Early failure in fish farming highlighted the importance of omega-3s
by Susan Allport
With all that has been written about the health benefits of wild versus farmed fish, little mention is ever made of the esoteric, but interesting fact that farmed fish were the first animals to be diagnosed with an omega-3 deficiency.
Or to put it another way: it was the aquaculture practices of the 1960s, the beginning of the aquaculture boom that created the first omega-3 deficient fish. These poorly-nourished fish were rainbow trout, and they manifested their deficiency by going into shock—fainting and falling to the bottom of their tanks—when they were being moved from the hatchery. Many of them subsequently died.
Fish farmers called this behavior transportation shock, but they didn't know it had anything to do with what they were feeding their fish. In the 1960s, farmers everywhere were experimenting with less expensive feeds for their livestock (whether that livestock be terrestrial or aquatic) and those included corn and corn oil, commodities that postwar surpluses had made abundant and cheap. It took a young PhD student at Oregon State University to put two and two together and connect these feeding practices to transportation shock.
John Castell arrived in Oregon in 1965 when the only fats thought to be essential for any animals, including fish, were fats of the omega-6 family, fats derived from the 18-carbon linoleic acid (LA), the principal fatty acid in corn oil. This was accepted truth at the time, but it didn't make sense to Castell, who had done his master's thesis with the famous marine chemist Robert Ackman in Nova Scotia and knew that the tissues of fish were full of fats of the omega-3 family, fats that were known to compete with those of the omega-6 family for positions in cell membranes.
So when Castell arrived in Oregon, he and his advisers, Ross Sinnhuber and Don Lee, decided that he should take a careful look at the nutritional requirements of fish. Castell started feeding groups of rainbow trout on diets in which the primary source of fat was either fish oil (high in omega-3s) or corn oil (high in omega-6s), and after about two months, he noticed that the fish raised on corn oil were behaving strangely, especially at night. When Castell turned on the light in his lab, these fish would race about their tank, then fall, in a faint, to the bottom. Many of them would later go belly up. Autopsies of the dead fish revealed heart lesions and mitochondrial swelling, indications of a general metabolic disorder.
Castell searched the literature to see if anyone else had reported this unusual fainting behavior and soon came across references to transportation shock. Fish farmers were creating this problem of transportation shock, he realized, by feeding their fish large amounts of omega-6s. Later, he confirmed this by raising groups of trout on carefully purified diets in which the only variable was omega-6 LA and omega-3 alpha linolenic acid (ALA), the parents of the two families of essential fats. Trout with omega-3 ALA in their diet grew well and were able to handle stress. Those trout with omega-6 LA as their only source of fat were very prone to going into shock.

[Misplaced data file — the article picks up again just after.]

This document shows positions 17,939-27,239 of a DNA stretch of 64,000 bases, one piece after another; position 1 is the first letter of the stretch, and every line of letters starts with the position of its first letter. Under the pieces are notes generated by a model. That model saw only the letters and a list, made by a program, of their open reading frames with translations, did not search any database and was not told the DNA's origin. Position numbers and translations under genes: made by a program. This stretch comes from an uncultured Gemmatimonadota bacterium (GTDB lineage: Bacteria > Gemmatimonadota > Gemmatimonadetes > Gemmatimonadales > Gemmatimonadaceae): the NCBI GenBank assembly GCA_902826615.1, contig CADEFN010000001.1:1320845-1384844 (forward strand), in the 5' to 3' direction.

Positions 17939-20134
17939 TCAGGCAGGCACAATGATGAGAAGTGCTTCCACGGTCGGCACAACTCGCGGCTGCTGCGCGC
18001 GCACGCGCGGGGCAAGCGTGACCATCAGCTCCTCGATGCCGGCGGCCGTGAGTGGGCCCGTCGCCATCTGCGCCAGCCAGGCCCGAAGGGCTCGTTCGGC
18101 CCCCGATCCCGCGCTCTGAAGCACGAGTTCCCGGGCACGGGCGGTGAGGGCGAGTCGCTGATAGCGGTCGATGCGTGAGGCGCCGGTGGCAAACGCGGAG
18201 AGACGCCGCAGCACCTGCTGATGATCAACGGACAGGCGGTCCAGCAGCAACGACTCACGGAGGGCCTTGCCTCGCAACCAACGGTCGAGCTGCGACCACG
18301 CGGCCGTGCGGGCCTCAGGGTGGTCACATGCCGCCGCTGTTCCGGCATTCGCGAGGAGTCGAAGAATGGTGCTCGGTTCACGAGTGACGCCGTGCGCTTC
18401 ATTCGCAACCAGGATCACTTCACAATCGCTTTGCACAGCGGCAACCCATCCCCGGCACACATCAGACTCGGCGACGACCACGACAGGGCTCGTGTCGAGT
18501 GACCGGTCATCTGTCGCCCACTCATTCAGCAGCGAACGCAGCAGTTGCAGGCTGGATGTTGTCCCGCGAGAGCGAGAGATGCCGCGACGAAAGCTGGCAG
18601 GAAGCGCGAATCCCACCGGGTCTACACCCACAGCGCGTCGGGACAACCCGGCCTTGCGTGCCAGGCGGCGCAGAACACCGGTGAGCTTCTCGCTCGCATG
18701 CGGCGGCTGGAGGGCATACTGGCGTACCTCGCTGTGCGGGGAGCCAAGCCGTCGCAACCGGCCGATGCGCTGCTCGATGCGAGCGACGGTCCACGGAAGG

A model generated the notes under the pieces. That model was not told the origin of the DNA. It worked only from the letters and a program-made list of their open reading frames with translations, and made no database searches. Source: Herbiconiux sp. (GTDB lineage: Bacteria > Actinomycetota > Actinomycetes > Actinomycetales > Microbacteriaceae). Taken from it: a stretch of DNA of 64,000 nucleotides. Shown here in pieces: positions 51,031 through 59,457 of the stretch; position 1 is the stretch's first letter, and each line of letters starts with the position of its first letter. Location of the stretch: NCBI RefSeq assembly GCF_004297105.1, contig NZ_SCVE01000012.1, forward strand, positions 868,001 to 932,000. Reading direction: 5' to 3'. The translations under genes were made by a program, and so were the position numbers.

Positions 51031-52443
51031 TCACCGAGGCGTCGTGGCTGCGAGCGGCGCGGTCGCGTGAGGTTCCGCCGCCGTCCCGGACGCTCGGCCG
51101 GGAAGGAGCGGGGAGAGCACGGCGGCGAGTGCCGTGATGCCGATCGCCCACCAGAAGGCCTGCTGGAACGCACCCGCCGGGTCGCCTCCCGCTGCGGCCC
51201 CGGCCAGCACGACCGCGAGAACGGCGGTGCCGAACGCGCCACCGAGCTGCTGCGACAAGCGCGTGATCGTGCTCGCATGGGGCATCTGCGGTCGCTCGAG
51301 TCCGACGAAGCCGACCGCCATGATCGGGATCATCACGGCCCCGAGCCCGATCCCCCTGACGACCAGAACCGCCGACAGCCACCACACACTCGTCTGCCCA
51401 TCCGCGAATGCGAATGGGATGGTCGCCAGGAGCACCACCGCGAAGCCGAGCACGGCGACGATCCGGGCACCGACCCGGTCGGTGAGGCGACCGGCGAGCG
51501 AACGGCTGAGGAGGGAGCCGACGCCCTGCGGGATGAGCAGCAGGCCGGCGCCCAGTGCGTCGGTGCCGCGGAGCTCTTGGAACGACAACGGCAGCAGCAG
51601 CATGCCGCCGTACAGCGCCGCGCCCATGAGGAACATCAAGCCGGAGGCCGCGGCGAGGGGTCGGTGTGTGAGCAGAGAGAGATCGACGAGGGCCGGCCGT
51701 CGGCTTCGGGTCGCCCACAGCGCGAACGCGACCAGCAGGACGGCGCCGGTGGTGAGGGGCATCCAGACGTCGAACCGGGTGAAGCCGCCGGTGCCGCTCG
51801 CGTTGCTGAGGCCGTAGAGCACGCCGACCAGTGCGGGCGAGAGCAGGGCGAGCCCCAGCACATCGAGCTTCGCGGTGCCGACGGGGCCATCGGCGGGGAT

An immediate result of Castell's work was that farmed- raised fish were no longer given corn oil as their sole source of fat, and transportation shock became a thing of the past, a curiosity in the annals of aquaculture. But the full implications of Castell's work—and the full requirements of most fish for essential fats—are still far from understood.
At first Castell didn't realize that fish, like land animals, also require omega-6s in their diet. Their requirement for omega-6s is only about a tenth that of land animals—0.1% versus 1% of calories—which is why he had a hard time making his trout deficient in omega-6s. By contrast, fish require more omega-3s than land animals: 1% as compared to 0.5% of calories.
And the requirement for omega-6s varies with the fishes' environment. Fish like sea bass, which live in turbulent in shore waters require more omega-6s than fish like halibut and turbot, which occupy more constant, less turbulent, environments. Scientists think this is because fish living in stressful environments require more omega-6 arachidonic acid (AA)-derived eicosanoids to cope with that stress, an idea that probably has some interesting implications for us humans.
It also took a while for Castell and other scientists to understand that marine fish have different requirements for the different essential fats than freshwater fish, including fish like salmon that begin their lives in fresh water. This became apparent when halibut raised on the same vegetable oils that could sustain salmon had poorer vision and were less able to capture prey than halibut raised on fish oils.
Freshwater fish, it is now known, have the enzymes that enable them to turn 18-carbon fatty acids into the longer and more desaturated EPA, DHA, and AA, so they do well on a diet in which most of their essential fats come in the form of the parent fats. In fact, salmon given too much fish oil in their diet are not as able to osmoregulate their body fluids in sea water, a fact that scientists attribute to lower levels of AA in their tissues. Marine fish, such as turbot and halibut, do not have these enzymes and require more fish oil in their diet, as well as preformed AA.
The fatty acid requirements of fish is a much more complex story than Castell, now a scientist emeritus at St. Andrew's Biological Station in New Brunswick, first imagined it to be. And aquaculturists are increasingly looking to the fats in the natural diets of wild fish for clues as to the best ratios of essential fats in their captive animals' diets.
In the meantime, we should remember that fish are what they eat too and that wild fish not only taste best; in terms of what's essential, including these important fats, they also know best.